On the first Gulf War (March 1991)
The launch of the Harrogate lifeboat (September 1999)
Yesterday's melancholy has abated and I am now determined to do something to end this dreadful war. Miss Fearn, with her warm heart, is knitting cosies "for the poor camels", but I feel that I am yet capable of playing a larger part.
However, one must take care not to tread on others' toes - I recall the distinctly frosty reception I was given when I turned up at Greenham Common with my bell tent to lend my support to the ladies camping there. This is an injustice that still rankles, for I was always a staunch supporter of women's suffrage. Was I not the first to salute the courage of Miss Emily Davison in throwing herself under the King's horse at Epsom - even though I had managed to back the beast at distinctly favourable odds?
Proving a point with Thor Heyerdahl (July 2002)
A dreadful storm this evening. The sky is the colour of Messrs Postlethwaite's Blue Black India Ink (with which, as it happens, I am writing these very words), and it is only because of the distant beam of Knaresborough lighthouse that I am able to find my way back to the hotel. Later, after a stiffener of Auld Johnston, I walk by the shore - the locals have long since barred their shutters and bolted their doors - and watch as the Harrogate lifeboat is launched. There is a crash of thunder and a cry of "God save any soul on The Stray tonight" goes up.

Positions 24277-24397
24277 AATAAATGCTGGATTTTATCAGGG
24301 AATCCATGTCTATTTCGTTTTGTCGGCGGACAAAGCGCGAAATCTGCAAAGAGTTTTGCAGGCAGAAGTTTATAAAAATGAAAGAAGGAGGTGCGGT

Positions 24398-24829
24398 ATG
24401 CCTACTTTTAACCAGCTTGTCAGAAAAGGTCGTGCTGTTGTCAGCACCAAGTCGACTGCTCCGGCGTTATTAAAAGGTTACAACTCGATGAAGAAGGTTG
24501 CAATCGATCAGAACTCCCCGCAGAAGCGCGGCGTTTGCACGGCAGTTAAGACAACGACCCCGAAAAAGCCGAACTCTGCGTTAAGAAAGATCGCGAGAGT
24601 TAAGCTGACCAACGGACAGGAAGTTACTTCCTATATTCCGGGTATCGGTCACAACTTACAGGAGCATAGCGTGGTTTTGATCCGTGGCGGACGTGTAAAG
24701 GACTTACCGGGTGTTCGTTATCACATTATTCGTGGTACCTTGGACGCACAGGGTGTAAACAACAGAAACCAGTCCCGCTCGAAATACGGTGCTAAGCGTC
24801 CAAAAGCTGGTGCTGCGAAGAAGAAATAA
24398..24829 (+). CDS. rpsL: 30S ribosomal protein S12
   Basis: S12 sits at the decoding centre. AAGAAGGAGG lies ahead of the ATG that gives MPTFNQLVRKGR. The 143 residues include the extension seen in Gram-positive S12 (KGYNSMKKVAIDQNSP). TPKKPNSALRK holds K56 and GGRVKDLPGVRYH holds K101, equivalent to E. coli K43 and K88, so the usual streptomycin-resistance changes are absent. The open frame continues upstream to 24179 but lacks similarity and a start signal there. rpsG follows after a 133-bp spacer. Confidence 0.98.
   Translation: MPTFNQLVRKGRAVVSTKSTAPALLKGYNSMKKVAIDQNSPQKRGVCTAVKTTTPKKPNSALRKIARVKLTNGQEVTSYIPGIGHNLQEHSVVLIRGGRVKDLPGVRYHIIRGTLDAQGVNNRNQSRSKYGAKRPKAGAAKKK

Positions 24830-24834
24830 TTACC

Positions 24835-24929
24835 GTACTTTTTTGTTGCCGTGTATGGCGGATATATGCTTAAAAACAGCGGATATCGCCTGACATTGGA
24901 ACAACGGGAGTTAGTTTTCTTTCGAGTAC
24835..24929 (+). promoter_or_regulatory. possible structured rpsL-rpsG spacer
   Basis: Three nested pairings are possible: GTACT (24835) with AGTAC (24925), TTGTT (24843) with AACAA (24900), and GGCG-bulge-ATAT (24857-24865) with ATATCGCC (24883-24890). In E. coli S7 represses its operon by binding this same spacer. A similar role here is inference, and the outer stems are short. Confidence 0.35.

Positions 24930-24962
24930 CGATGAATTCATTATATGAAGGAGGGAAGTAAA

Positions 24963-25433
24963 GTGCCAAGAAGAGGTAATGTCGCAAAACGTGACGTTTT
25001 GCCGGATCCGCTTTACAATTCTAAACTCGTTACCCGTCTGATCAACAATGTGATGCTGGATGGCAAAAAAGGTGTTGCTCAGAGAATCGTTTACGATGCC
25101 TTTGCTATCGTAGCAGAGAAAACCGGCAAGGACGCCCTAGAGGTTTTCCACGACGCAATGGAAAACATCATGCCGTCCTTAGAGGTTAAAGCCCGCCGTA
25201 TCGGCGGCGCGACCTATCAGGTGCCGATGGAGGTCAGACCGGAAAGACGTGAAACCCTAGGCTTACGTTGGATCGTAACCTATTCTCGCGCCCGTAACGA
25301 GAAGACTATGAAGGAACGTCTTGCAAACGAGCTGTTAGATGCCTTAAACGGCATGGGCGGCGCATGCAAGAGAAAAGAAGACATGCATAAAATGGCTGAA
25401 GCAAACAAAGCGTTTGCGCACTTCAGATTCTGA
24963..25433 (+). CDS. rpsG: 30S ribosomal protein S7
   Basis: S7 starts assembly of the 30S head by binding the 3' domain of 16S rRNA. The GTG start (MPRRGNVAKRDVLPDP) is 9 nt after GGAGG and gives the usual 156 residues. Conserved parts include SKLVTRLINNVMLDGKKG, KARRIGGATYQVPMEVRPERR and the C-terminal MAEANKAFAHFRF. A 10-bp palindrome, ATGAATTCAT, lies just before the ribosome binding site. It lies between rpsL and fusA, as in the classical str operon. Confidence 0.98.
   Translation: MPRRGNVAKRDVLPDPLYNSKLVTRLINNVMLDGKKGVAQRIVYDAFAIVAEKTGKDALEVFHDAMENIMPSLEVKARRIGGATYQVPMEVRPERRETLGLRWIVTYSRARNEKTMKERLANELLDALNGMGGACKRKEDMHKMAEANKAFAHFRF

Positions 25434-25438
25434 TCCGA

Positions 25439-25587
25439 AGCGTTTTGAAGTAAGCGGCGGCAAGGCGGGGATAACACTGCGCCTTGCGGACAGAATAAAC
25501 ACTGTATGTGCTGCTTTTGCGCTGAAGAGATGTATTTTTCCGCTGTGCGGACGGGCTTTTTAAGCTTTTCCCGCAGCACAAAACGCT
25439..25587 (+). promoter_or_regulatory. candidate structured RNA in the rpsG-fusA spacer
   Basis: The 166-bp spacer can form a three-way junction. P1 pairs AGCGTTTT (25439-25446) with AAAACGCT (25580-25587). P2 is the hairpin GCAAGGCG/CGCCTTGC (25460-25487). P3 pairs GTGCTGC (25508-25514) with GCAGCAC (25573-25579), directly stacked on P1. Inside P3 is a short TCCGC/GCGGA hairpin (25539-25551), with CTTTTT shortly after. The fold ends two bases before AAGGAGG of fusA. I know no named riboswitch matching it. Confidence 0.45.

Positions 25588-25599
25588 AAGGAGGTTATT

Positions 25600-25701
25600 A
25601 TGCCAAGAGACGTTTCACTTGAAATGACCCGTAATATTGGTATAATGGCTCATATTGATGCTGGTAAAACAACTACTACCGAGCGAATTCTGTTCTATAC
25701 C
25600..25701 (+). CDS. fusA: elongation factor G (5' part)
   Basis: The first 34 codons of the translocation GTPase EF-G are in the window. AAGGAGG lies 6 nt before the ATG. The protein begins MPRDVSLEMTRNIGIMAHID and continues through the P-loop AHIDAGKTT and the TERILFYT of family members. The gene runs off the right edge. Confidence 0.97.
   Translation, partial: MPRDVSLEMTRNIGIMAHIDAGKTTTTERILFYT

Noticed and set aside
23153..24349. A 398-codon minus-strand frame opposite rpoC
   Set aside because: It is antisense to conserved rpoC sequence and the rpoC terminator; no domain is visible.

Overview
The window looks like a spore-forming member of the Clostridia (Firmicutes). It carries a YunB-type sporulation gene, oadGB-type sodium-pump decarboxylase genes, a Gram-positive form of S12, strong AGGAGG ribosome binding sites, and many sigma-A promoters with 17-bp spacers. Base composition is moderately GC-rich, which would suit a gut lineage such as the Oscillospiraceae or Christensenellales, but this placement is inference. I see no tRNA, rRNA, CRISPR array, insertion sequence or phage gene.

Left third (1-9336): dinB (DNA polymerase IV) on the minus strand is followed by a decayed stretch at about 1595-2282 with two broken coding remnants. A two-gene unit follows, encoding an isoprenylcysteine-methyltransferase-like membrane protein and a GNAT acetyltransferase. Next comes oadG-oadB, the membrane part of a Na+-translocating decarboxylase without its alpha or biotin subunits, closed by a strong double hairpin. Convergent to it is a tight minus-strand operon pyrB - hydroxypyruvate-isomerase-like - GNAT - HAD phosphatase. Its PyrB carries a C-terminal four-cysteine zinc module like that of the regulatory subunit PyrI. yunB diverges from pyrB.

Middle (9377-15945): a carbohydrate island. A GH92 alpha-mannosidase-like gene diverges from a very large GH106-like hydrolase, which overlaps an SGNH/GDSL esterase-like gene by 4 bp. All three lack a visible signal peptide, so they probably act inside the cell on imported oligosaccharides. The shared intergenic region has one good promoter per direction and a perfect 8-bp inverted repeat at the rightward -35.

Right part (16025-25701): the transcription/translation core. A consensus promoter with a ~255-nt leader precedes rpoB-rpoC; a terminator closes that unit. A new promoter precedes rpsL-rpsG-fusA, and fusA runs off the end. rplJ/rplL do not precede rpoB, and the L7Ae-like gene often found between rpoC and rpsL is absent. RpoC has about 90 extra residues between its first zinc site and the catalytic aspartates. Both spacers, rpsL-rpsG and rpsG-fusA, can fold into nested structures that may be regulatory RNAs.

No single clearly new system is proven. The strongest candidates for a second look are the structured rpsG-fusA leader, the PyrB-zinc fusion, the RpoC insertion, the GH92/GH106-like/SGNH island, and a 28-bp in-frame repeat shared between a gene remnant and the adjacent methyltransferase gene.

Then, as if by a miracle, a familiar figure in sou'wester and oilskins rows into sight. It is, of course, my old friend David Rendel, the finest oar in the House. Better still, he has with him two picnickers who were cut off by the tide. "You look just like Grace Darling," I call across to him. "Nonsense," he shouts back, "Grace had a bushy black beard. And don't call me 'darling'."
I was sad to read of the death of my old friend Thor Heyerdahl. No one gives him much thought now, but in his day he was Quite The Thing. If he thought a set of chaps in one place had come from another place then he jolly well set out to prove it. He was not afraid to sail a papyrus raft from Easter Island to Egypt (or perhaps it was the other way round?) if that would aid him in his pursuit of the truth. It happened that some years ago I had a dispute with the Duke of Rutland over the boundary of our estates. I shall not bore you with the details here: suffice to say I was clearly in the right.
Nevertheless, to prove my point at Law I had to demonstrate that my ancestors has settled the northern shores of Rutland Water. With Heyerdahl's help I was able to construct a vessel from Stilton rinds and recreate their voyage. There was a spring tide running and Ruttie was in playful mood, but we made landfall and the Duke settled out of court.